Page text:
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Thread: 1981 L200 'ClubSport'

  1. #26

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    That is some serious turret repairs tortron. Add to it the windscreen pillar repairs you've already done and I think you're lucky you haven't been involved in a roll over or you wouldn't have fared very well. My hat off to anyone with the skills (and guts) to fix this kind of damage. And I thought my crusty rocker sills were bad...

  2. #27

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    In any collision I think it would have exploded at the seams, especially before I did the fire wall. The other side will need doing too as it has the telltale poorly sanded and painted finish.
    It's alot more work than I had hoped for when I first got it, but I figured I would get a year or so before the hidden sins showed up.
    Keeps me busy on the weekend, I'd rather be doing cool stuff to it, but rust work is probably cheaper

  3. #28

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    Get it done with a 1 ton



    Have now owned it for a year, and just passed for another 6 months of legal roadgoing
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  4. #29

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    Not too bad at all, might have to watch I don't warp the rest when welding in the patch, looking inside it's just the outer skin that's rusted, might get away with a 2" strip along the bottom rather than up to the belt Line. Random hole at the top of the belt Line under the U, no rust around it. Top rail section is pretty rusted too, all the seam welds have let go so at least it's not too hard to seperate that. Hinges are well rusted, if I really had too I think they could be revived but I'm on the lookout for replacements, possibly the end mounted removable f150 ones (or whatever is cheapest and available here)

    Might be the same panel beater who put that patch in has done the previous work on my truck (I got the parts truck not too far from where this one used to live) I can't stand these rough patches and a ton of bog, the time taken sanding could have been put into doing the patch nicely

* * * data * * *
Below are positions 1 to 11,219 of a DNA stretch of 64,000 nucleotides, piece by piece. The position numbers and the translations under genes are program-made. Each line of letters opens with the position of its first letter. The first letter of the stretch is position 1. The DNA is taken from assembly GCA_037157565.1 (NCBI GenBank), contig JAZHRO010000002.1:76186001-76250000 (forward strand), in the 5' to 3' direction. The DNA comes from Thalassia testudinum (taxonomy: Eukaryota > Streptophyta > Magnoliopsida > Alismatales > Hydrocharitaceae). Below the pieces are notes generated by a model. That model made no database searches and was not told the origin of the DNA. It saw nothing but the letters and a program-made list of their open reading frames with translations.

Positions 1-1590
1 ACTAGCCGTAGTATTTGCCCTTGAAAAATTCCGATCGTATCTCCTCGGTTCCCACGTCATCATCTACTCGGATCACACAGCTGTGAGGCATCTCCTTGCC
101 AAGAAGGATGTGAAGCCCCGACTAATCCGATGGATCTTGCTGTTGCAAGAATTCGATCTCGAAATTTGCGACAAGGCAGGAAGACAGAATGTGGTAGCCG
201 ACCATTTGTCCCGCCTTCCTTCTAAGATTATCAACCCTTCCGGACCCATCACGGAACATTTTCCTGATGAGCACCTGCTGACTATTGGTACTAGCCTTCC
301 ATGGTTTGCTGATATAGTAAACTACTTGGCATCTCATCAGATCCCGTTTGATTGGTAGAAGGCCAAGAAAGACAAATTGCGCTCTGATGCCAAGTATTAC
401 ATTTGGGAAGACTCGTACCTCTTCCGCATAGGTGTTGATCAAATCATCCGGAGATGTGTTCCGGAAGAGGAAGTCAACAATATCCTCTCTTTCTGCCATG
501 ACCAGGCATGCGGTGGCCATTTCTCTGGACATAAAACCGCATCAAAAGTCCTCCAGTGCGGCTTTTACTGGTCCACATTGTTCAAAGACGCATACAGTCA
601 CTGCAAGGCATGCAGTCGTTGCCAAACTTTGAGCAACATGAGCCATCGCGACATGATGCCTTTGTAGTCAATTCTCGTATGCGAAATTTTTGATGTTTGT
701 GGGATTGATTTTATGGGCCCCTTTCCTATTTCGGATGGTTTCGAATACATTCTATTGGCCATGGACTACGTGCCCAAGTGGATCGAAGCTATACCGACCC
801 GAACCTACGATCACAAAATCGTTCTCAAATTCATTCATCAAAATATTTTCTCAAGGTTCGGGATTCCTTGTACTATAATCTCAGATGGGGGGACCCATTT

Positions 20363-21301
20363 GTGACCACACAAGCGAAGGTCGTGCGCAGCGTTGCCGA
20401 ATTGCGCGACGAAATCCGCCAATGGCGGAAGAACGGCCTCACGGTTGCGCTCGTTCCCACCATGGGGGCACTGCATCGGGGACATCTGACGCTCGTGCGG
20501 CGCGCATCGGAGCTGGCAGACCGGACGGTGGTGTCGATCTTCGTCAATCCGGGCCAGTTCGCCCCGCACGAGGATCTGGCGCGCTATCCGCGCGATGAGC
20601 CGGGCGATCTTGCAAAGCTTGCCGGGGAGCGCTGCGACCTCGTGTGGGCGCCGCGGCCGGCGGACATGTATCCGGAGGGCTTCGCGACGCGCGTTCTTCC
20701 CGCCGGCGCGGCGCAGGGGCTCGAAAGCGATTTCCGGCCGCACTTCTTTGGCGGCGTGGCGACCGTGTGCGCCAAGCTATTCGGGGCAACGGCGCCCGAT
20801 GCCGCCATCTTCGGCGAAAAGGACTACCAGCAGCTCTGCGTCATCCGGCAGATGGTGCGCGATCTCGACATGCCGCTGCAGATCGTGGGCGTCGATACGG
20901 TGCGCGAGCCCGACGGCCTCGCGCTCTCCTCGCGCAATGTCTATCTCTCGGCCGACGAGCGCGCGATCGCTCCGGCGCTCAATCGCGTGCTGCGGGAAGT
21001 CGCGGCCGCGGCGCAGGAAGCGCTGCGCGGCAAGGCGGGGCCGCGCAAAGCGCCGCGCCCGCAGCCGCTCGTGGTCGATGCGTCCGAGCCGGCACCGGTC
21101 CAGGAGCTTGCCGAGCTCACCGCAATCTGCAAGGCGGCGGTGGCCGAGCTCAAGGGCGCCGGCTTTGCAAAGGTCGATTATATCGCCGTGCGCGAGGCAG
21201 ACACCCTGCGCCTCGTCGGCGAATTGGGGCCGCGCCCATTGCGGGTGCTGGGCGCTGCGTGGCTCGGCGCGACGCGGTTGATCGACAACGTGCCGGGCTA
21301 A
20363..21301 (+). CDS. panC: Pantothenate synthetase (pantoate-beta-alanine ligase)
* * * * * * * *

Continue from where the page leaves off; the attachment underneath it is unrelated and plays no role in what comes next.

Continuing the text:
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    Actually just stripped the tailgate to test a new wire cup brush, Il hit my cab roof next, paint stripper is no good on a half inch of bog unfortunately. Will have to get a sheet of steel before I can start on the tray, and I'm going to build a sheet metal bender widen enough to do the width of the tailgate and any future sills

    Also to get some seam sealer and cavity wax, it wouldn't have rusted with a bit of seam sealer in there. Unlike my Morris minor bootlid that needs redoing, my 10year old repair has rusted through, I was foolish enough to put it back to original - the original drain holes are a half inch from the bottom and only empty out when you open it up and have it run down your neck...

  5. #30

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  6. #31

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    Last edited by tortron; 01-04-2018 at 10:31 PM.

  7. #32

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    All thriller no filler

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  8. #33

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    Other side, at least the roof line is pretty good. Going to redo that patch, it will be quicker than trying to fix itClick image for larger version. 

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  9. #34

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    Have covered the shed in bog dust and cooked my grinder, but that's the majority of it done. Major oil canning over basically the whole roof, quite a bit of shrinking will be needed. Some old pitting and in one place it's actually made a pin hole, so I might need to brush down the surface rust inside the cab and see if the other bits have thinned it out much.